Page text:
|Posted by [email protected] on September 17, 2011 at 12:05 AM|
While most kids spend their junior high years playing with friends or engrossed in sports, I spent mine with either a book or a pencil in hand. I wrote a handful of ridiculous tales in those years, all innocent little romances, of course, but when I was in eighth grade, I wrote a mini novel that was the talk of my class. It’s embarrassing to recall it now; I cringe with the memories. It would have made a nice script for a Disney Channel movie: shy girl likes popular boy, realizes she can sing, tries to get him to sing with her. And this was a good decade before High School Musical! Anyway, I typed the story on an old Apple computer and printed it with one of those printers where the paper had to roll its way through and got jammed every few minutes. And I handed it out to my class! No joke! God knows if anyone kept it, and with the embarrassment factor weighed in, I kind of hope it ended up in the trash aside from my own buried-away copy. But it was my very first attempt at getting people to read my work.
High school was another story. That was after my immersion in the world of real romance novels. What I count as my first novel I wrote at 14. It was still bordering on innocent, but it was a full story carried through beginning to end with characters that grew and had situations to overcome and conquer. It was handwritten in a couple of wide-ruled notebooks, and after it was finished, my group of friends read it. From then on, whenever I finished a new story, practically from the moment the last words were written, I handed it off to my best friend to read and from there, to a handful of other girls. How teachers or the nuns didn’t catch us is beyond me! At the time, that wasn’t even a consideration. I was just excited to have my stories read. Imagine my mom and dad being called into the principal’s office (consequently, another nun!) and told their quiet, straight A student daughter was writing romance novels! To this day, I’m not sure my mother knows what a romance novel really is! It would have been a rude awakening to find out when I was 14!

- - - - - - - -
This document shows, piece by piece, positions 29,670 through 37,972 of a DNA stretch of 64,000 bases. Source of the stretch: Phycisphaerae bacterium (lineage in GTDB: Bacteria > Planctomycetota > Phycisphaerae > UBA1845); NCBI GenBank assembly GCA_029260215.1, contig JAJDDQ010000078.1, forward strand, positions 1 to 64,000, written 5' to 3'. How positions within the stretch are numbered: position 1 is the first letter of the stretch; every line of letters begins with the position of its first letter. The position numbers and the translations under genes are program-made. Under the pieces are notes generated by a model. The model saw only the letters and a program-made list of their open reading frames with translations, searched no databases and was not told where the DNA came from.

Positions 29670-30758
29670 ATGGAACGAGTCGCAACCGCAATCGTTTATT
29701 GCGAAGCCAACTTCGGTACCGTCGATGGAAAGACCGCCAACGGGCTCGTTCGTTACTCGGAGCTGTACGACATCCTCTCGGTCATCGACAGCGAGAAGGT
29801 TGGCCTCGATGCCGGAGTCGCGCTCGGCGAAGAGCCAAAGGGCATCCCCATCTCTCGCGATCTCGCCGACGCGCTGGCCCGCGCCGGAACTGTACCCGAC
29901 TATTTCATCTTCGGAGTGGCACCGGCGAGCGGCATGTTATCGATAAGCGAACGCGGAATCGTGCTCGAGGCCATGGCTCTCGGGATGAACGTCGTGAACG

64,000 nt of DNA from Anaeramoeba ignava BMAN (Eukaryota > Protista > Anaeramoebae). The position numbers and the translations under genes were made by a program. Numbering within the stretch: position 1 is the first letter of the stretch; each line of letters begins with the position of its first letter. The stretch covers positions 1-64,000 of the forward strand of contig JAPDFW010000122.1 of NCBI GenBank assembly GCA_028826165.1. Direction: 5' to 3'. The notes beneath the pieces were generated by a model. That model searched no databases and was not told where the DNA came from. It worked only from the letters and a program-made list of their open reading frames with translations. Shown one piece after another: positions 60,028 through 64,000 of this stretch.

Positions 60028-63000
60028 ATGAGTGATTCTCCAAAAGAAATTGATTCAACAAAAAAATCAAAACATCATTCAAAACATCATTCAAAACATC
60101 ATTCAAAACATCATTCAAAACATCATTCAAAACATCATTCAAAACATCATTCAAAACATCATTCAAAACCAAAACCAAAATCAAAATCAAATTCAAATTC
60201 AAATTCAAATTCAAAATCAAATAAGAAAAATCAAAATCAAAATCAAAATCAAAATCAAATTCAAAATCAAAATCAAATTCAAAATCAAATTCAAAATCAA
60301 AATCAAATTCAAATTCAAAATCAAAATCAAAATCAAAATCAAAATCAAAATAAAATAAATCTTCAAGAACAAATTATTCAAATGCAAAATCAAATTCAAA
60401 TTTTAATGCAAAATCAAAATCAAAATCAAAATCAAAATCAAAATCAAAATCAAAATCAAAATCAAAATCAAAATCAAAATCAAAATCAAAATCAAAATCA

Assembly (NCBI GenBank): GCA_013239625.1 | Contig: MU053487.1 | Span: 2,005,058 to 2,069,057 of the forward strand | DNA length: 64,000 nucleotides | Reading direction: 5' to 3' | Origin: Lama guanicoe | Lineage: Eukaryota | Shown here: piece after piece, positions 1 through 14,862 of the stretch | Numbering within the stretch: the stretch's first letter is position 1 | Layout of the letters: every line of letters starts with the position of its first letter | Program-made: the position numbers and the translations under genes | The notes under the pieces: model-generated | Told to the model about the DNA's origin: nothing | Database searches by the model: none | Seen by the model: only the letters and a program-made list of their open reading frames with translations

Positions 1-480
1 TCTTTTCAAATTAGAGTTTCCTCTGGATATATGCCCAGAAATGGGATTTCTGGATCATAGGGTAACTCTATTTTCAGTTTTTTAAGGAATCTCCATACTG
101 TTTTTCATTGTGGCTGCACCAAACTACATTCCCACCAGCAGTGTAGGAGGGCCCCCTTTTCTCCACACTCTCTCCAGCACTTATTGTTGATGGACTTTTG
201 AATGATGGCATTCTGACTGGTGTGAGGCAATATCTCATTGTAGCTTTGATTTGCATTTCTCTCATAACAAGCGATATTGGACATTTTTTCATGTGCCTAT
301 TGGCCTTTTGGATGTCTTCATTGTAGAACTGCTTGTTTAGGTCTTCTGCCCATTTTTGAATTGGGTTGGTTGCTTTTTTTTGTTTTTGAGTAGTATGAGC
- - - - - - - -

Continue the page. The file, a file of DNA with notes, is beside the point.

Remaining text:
And what did I write about at high school age?? A medieval time travel story with a tragic ending, so tragic in fact that I had to reincarnate the characters and write a sequel due to public demand! A story about a girl who wanted to be a pirate and hunted for buried treasure against the most ruthless pirates on the seas. A story about a ghost haunting a castle who fell in love with a mortal girl. Vampires, of course! And a handful of stories about tragically scarred men who hid faces behind masks, a la Phantom of the Opera without truly using the real characters.
Every single story had my heart and soul poured into it. I count all of those stories in my tally of novels even if they’re nothing I’d ever consider publishing. They’re my stepping stones. Everyone has to start somewhere, and for as ridiculous as they were, those stories scribbled in wide-ruled notebooks were mine. I still have every one; some graduated to being typed on the computer, some are still only handwritten, but every notebook is packed away. When I’m old, I can’t wait to go back and open the trunk and try to decipher pencil smears and yellowing pages.
If anyone had asked me in high school if I wanted to be a writer, I would have said no. Singing was my forte. I didn’t even take Creative Writing as a class because I never wanted to be told what to write or how to do it. I just wanted to have fun and write what I felt. It was a hobby, and yet it was something I devoted every bit of extra energy to doing. I would get to class early just to have a couple of minutes to write a few of paragraphs before we started. I spent all of Study Hall lost in a scene. I daydreamed what would come next when I should have been paying attention in class! My stories were always in my head!
To this day, I still adore the stories I created. Yes, they were sugarcoated and sappy, and my male characters acted idealized and more like girls if you ask me! But I’m so happy I still have them. They were friends to me more than real people. I sometimes contemplate going back and rewriting some of them, but part of their charm is that they aren’t perfect and are a bit silly. They’re my childhood on paper, and I wouldn’t want to change a thing about them.